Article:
It is because Sullivan Ballou and countless others believed in something bigger than themselves and were willing to sacrifice for it that we stand today in the full blessings of liberty in the greatest country on earth.

And that spirit lives on in each of us, Americans whose families have been here for generations and those who have just arrived. And I know our best days are yet to come.

I urge all Americans to read Ballou's full letter.


SCHUMER: His words give me solace, strength. I hope they will give you the same.

Now, please stand while the associate justice of the Supreme Court, Clarence Thomas, administers the oath of office to the vice president of the United States.





THOMAS: Mr. Vice President-elect, will you raise your right hand and repeat after me.

I, Michael Richard Pence, do solemnly swear.

MICHAEL PENCE, VICE PRESIDENT-ELECT OF THE UNITED STATES: I, Michael Richard Pence, do solemnly swear.

THOMAS: That I will support and defend the Constitution of the United States.

PENCE: That I will support and defend the Constitution of the United States.

THOMAS: Against all enemies, foreign and domestic.

PENCE: Against all enemies, foreign and domestic.

THOMAS: That I will bear true faith and allegiance to the same.

PENCE: That I will bear true faith and allegiance to the same.

THOMAS: That I take this obligation freely.

PENCE: That I take this obligation freely.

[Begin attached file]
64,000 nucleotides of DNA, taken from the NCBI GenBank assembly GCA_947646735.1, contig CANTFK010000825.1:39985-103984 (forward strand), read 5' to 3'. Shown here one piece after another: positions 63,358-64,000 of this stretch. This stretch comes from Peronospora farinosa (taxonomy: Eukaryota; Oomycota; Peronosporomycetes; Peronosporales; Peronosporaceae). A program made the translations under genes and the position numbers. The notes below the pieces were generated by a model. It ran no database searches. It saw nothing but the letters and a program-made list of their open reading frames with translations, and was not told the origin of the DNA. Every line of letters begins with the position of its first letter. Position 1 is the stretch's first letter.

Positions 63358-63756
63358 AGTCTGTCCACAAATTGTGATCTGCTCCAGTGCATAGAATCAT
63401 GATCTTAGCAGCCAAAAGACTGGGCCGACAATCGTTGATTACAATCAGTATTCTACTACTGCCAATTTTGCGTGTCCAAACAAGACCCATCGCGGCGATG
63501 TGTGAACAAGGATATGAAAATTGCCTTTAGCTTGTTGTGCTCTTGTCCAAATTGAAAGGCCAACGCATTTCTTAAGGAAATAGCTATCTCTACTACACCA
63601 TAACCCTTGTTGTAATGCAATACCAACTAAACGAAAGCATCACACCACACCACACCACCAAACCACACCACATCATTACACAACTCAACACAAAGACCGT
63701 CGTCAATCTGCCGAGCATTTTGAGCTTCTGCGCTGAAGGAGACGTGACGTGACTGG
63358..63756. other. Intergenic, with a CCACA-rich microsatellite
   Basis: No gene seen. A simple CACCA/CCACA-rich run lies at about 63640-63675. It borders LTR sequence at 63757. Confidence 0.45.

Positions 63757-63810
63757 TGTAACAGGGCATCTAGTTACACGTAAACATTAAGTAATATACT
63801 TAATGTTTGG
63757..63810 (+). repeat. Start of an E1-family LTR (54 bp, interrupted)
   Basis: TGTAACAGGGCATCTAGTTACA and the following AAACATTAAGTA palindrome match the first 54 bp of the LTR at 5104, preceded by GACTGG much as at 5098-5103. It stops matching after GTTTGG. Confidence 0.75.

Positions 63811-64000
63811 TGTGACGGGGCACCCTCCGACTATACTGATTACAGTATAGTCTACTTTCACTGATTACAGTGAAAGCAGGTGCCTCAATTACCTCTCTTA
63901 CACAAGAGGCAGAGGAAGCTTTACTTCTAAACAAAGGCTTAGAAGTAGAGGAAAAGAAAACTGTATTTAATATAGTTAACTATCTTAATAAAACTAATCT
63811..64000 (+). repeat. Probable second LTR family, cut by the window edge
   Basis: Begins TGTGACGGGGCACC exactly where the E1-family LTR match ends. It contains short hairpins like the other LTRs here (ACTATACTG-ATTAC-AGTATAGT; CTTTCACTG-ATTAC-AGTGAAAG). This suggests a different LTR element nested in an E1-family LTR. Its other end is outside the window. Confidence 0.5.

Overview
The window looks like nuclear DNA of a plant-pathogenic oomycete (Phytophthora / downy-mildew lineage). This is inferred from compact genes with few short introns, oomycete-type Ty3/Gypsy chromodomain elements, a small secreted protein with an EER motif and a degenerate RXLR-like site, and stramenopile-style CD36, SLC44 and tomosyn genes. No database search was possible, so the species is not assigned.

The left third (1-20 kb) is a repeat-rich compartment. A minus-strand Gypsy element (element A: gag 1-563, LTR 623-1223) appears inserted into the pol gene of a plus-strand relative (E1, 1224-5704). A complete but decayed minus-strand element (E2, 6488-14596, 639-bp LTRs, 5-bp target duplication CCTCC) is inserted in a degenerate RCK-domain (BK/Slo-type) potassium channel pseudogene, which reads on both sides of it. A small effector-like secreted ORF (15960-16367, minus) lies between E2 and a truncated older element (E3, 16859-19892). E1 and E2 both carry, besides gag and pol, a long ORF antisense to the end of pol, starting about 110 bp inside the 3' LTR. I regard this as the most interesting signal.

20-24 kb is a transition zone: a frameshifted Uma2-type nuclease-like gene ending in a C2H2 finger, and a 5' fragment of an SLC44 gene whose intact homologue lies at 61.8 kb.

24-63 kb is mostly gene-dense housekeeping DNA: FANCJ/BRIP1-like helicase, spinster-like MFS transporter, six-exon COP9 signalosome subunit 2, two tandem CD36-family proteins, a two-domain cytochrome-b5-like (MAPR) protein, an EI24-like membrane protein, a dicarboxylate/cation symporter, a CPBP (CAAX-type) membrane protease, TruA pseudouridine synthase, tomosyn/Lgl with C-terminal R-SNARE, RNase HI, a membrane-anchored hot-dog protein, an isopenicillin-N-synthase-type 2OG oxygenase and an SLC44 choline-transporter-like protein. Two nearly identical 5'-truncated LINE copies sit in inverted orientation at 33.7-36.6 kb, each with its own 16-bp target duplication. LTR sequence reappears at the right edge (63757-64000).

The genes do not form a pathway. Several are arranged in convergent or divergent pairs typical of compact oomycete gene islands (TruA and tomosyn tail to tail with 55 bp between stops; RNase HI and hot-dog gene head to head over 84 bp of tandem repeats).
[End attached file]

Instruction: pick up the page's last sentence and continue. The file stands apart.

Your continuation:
THOMAS: Without any mental reservation or purpose of evasion.

PENCE: Without any mental reservation or purpose of evasion.

THOMAS: And that I will well and faithfully discharge.

PENCE: And that I will well and faithfully discharge.

THOMAS: The duties of the office on which I am about to enter.

PENCE: The duties of the office on which I am about to enter.

THOMAS: So help me, God.

PENCE: So help me, God.

THOMAS: Congratulations.







[11:55:34] ANNOUNCER: Ladies and gentlemen, the Mormon Tabernacle Choir accompanied by the president's own United States Marine Corps Band.



BLUNT: Ladies and gentlemen, it's an honor to introduce the chief justice of the United States, John G. Roberts Jr, who will administer the presidential oath of office.

Everyone please stand.



JOHN ROBERTS, CHIEF JUSTICE, U.S. SUPREME COURT: Please raise your right hand, and repeat after me.

I, Donald John Trump, do solemnly swear.

DONALD TRUMP, PRESIDENT-ELECT OF THE UNITED STATES: I, Donald John Trump, do solemnly swear.

ROBERTS: That I will faithfully execute.

TRUMP: That I will faithfully execute.

ROBERTS: The office of president of the United States.

TRUMP: The office of president of the United States.

ROBERTS: And will to the best of my ability.

TRUMP: And will to the best of my ability.

ROBERTS: Preserve, protect and defend.

TRUMP: Preserve, protect and defend.

ROBERTS: The Constitution of the United States.

TRUMP: The Constitution of the United States.

ROBERTS: So help me, God.

TRUMP: So help me, God.